You're going to wear that rank out. I know you're so busy just doing everything you can all the time.
To my colleagues, please google “Last Steps Memorial Arch” and take a look at the work—the Halifax arch, the Passchendaele arch. They're remarkable. I liked how you described them as portals connecting the two sides of the ocean.
You've also raised a number of times the army museum at the Halifax Citadel here in Halifax. I would encourage members also, if you have a spare minute, to google it, or better yet visit the army museum there. It covers the entire military history of Canada, with incredible relics and artifacts, coming right up to contemporary wars. Another friend, an Afghanistan war veteran, Jessica Wiebe, is an artist. She has an exhibit in the army museum called The Art of War. Her drawings are absolutely heartbreaking and moving. I went to her because this idea of commemoration has to carry through different generations, different conflicts, and also through peacetime.
Canada and the world lost a number of people last year with the tragic helicopter accident that was assigned to HMCS Fredericton. We had the Snowbird accident with Captain Jenn Casey. We do need to find ways to commemorate all of these men and women.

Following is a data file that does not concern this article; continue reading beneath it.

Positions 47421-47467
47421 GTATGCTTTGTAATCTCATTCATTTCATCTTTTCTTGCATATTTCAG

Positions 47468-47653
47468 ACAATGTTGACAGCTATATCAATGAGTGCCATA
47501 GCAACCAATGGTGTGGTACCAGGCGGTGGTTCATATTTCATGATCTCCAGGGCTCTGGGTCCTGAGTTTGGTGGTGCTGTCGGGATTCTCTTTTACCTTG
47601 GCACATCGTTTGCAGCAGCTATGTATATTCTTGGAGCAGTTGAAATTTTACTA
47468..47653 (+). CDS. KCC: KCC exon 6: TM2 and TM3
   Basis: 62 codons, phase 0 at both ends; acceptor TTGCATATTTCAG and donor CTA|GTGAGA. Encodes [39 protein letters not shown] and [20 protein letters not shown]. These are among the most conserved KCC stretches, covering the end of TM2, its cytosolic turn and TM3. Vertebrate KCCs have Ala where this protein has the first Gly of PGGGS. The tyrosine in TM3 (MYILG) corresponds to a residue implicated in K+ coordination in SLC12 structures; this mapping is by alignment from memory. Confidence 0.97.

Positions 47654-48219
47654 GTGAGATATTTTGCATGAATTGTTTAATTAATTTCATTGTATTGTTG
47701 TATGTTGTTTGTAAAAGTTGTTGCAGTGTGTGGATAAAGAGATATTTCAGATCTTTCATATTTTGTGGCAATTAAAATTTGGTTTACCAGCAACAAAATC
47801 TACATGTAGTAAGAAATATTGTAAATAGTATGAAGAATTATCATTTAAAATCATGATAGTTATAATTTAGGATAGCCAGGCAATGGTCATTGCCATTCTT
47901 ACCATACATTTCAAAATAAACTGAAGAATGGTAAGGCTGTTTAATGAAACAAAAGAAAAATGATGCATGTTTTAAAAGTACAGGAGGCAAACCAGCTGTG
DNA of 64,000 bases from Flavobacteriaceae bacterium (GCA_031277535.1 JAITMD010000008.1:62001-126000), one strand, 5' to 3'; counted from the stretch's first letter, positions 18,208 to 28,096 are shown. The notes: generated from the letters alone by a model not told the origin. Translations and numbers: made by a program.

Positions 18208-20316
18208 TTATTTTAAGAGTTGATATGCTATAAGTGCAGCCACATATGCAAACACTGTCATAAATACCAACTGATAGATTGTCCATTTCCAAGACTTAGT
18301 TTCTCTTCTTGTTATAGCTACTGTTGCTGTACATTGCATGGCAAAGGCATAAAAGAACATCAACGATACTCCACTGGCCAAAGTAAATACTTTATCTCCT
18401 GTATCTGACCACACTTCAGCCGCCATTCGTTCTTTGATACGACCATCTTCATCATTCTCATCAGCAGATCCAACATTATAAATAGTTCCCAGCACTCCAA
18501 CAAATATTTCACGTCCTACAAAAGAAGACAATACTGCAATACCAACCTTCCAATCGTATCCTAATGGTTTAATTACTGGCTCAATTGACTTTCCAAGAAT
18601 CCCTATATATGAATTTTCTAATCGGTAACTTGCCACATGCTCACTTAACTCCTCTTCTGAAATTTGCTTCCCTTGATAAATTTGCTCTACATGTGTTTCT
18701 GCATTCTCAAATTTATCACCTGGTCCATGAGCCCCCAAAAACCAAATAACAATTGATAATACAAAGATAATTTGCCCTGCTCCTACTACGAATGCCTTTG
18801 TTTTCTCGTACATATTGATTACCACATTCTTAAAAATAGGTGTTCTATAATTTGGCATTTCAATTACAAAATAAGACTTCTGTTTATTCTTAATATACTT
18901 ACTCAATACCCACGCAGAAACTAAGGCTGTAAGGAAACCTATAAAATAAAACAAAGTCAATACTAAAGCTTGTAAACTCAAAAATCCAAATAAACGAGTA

I want to now tie that need to a recurring theme that comes up in our committee, which is youth. How do we activate youth, get them involved? As Master Corporal Smith said, we don't just carry the memory in us, we instill it in our kids. We put it in our youth and they carry it, and then they pass it along.
We heard ideas about curriculum, about travel. The Vimy 100, maybe there's something that could continue to go on for schoolkids.
Maybe I'll start with you, Lieutenant-Colonel MacLellan. Have you had any thoughts about this idea of youth, of travel, of commemorating people who have lost their lives in modern times?